Understanding Your Loan Estimate: Terms, Payments and Closing Costs

 

The first page of your Loan Disclosure shows the Loan Terms Projected Payments and Costs at Closing.

The Loan Amount, of course is the total you are borrowing. But the Interest Rate alone doesn’t represent all of your borrowing costs. The APR figure on Page 3 shows that.

Likewise, Monthly Principal & Interest aren’t the complete amount you will actually PAY each month.

The Projected Payments figures add other costs, such as Mortgage Insurance Estimated Escrow, Taxes, Insurances and Assessment to show the approximate amount you will pay each month, over time.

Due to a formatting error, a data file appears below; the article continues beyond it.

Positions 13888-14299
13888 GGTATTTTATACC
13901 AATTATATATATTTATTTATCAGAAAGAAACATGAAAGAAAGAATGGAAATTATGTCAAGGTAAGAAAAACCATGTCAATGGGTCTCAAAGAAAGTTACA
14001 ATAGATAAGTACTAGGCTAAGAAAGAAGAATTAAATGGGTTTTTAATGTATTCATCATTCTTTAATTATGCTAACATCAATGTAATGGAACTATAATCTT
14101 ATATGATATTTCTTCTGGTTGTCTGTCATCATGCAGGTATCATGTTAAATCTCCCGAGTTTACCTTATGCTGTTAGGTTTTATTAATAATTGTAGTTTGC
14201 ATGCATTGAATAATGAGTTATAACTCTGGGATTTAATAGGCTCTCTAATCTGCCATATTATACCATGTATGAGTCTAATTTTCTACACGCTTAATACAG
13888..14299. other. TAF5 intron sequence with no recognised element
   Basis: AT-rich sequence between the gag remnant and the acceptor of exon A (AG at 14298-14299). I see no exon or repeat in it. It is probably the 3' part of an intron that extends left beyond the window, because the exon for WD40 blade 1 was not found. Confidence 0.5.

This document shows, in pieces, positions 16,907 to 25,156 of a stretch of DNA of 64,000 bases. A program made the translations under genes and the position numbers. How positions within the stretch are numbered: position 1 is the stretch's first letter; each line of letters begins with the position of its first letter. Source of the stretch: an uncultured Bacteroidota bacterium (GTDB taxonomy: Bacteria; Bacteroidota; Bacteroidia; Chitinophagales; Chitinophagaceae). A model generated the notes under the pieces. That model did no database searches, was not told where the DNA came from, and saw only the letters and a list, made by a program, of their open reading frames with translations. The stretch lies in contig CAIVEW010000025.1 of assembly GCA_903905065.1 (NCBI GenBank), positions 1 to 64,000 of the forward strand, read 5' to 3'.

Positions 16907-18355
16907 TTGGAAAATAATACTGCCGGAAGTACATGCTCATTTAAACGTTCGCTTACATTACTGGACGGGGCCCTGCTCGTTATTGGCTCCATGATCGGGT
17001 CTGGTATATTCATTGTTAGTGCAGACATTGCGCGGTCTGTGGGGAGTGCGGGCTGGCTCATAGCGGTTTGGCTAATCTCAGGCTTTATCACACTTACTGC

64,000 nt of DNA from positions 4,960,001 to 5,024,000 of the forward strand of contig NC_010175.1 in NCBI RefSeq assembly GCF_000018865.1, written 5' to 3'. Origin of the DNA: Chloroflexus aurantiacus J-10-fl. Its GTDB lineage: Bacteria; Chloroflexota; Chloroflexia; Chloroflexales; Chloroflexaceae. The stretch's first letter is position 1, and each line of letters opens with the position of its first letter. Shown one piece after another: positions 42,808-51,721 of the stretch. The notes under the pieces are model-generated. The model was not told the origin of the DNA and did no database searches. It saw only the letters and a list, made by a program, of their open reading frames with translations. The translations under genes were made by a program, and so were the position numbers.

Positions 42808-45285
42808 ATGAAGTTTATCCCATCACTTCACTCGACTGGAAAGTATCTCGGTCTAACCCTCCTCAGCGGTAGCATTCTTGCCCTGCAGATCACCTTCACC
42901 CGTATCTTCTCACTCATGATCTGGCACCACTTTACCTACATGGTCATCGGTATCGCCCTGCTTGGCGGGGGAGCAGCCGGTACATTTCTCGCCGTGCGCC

The Estimated Closing Costs are directly loan-related. while the Estimated Cash to Close adds other known closing costs to tell you the estimated cash you’ll need to have to close this loan.

Can My Settlement Charges Change?

 

Yes, if circumstances change, such as:

  • a natural disaster damages the property or affects closing costs
  • the title insurer providing the estimate goes out of business during underwriting
  • new information on you or the transaction affecting settlement is discovered.

If any of these events change 3rd-party charges beyond the 10% tolerance limit creditors may issue a revised Loan Estimate.

If a creditor issues a Loan Estimate they are presumed to have collected all 6 pieces of required information. They may not claim a change in circumstances by receiving one of these pieces of information AFTER issuing a Loan Estimate.